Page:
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Issue No. 286 21 October 2005  
E D I T O R I A L

Lord of the Lobster Legs
It was probably only shame that prompted the Prime Minister to drag himself away from a $250 per head fundraiser to meet with a group of emergency workers in Wollongong this week. But, this in itself may be a development.

F E A T U R E S

Interview: Under Fire
Michael Crosby outlines his agenda to save the movement – and explains why Australians have nothing to fear from the SEIU.

Politics: And the Winners Are ...
Wal King, Allan Moss, Roger Corbett, Chip Goodyear, Michael Chaney and David Murray have lots in common, writes Jim Marr.

Industrial: Un-Australian
Labour lawyer Clive Thompson argues the changes to IR are fundamentally at odds with the national tradition of consesensus.

Economics: The Common Wealth
As the policy wonks debate the future of our cities, Neale Towart mounts a simple argument: It’s the real people in a society, stupid

History: Walking for Justice
The Eight Hour Day, a very Australian celebration, had its origins in New Zealand it seems, writes Neale Towart.

International: Deja Vu
A group of trade unions have walked away from America's peak council, again. Labourstart's Eric Lee was there.

Legal: The Rights Stuff
Terror laws have sparked a fresh debate on a Bill of Rights - and workers have a bigger stake than ever before, writes Rachael Osman-Chin.

Review: That Cinderella Fella
Russell trades the phone for mitts in an inspiring cinematic slug-fest. Nathan Brown is ringside

Poetry: Is Howard Kidding?
Mel Cheal asks who Howard thinks he is kidding to the tune of the ‘Dad’s Army’ theme song.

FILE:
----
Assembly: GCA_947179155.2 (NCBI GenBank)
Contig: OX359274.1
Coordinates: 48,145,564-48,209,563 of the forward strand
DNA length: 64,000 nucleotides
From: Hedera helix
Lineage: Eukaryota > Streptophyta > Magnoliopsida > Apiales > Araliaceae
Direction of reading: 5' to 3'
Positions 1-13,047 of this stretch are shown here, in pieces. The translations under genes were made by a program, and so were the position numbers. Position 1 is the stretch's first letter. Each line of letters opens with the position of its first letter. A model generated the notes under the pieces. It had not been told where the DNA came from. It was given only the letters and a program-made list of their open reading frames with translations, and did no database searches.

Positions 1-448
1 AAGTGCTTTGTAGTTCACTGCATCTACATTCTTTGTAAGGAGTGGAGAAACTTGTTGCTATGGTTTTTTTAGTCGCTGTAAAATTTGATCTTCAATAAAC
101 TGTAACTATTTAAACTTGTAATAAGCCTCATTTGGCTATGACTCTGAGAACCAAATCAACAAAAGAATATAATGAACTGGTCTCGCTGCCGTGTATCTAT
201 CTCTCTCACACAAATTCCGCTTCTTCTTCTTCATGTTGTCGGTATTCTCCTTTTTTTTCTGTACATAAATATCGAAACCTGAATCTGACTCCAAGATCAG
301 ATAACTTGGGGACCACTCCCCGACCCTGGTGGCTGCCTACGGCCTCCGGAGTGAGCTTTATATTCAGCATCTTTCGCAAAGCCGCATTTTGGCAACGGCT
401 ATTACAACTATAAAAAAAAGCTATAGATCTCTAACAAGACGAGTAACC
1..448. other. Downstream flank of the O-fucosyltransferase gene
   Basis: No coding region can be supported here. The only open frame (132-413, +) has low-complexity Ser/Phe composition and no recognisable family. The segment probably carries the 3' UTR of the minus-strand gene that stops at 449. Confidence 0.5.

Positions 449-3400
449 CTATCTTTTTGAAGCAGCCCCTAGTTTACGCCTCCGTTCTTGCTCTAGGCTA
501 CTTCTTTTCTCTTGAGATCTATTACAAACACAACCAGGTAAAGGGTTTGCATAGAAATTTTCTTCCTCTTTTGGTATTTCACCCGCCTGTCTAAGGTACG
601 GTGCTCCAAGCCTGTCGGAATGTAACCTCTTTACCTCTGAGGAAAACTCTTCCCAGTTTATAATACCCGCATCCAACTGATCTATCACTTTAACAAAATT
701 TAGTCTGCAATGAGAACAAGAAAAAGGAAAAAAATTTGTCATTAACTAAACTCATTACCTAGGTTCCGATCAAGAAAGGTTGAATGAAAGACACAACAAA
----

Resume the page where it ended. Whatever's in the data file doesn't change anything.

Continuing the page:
N E W S

 Family Grieves an Enterprise Worker

 All Quiet in Dandenong

 Hotline Gets Wires Crossed

 High Flyer Crashes Families

 Bolt Strikes Lecturer

 Good Heavens - Della Plays Santa

 Maori Take Challenge to Canberra

 Drips Fail Water Test

 Hardie Shuts the Door

 Hadgkiss Threatens Protesters

 Army Fires Salvo

 The Munro Doctrine

 IR Sparks Emergency Call

 Tassie Jobs Hit By Truck

 Canberra Coy on Promised Statements

 Inquiry to Speak No Evil

 Activist's What's On!

C O L U M N S

The Soapbox
No Place For A Woman!
Doreen Borrow spoke to the Public Service Association’s women’s conference in September about her experiences of working life that span seven decades.

Postcard
North By Northwest
Phil Doyle returns from up north, where he survived on nothing but goodwill, good people and a great big orange bus.

The Locker Room
Disaster
In which Whatsisname slams the recent poor form of Thingummyjig.

Parliament
The Westie Wing
Our favourite MP, Ian West MLC, gets all casual in his latest missive from the Bear Pit.

L E T T E R S
 Sacking For Dummies
 DIY Tool
 Thus Spake Sydney Uni
 Morgan’s Way
 Vote 1 Dictator
 Howard’s Choice
 Buying peace Of Mind
 Coolies Bullish
 Unfair ads
 Rev Kev Speaks
 Politicians
WHAT YOU CAN DO
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News

IR Sparks Emergency Call


Emergency service workers who met with Prime Minister in Wollongong last week were left with the impression that he is “living on another planet” after he refused to guarantee that even half of Australia’s workforce would be better off under the proposed Workchoices laws.

Howard told the delegation of workers that, while young workers may not have choice over their work conditions, they would have "work opportunities" under his new regime.

The PM refused to give any guarantee that any worker would be better off under his new laws as "there may be a recession", distancing himself from responsibility for economic management by telling workers that "there may be an international recession, and that's not my fault".

Howard also refused to rule out the introduction of contract police officers on AWAs if there was a change of government at a state level.

Howard agreed to meet with the workers after a vocal protest by 500 workers outside a $250-a-head lunch held by the Liberal Party in Wollongong to open the office of Senator Concetta Fierravanti-Wells.

The delegation included a community midwife as well as fire brigade and police officers.

The delegation said that Howard is directly involved in formulating the IR policy.

"He is across the brief and following it step by step," says South Coast Labour Council secretary Arthur Rorris. "It was the sincere belief of the all who met the Prime Minister that the man must be living on another planet."


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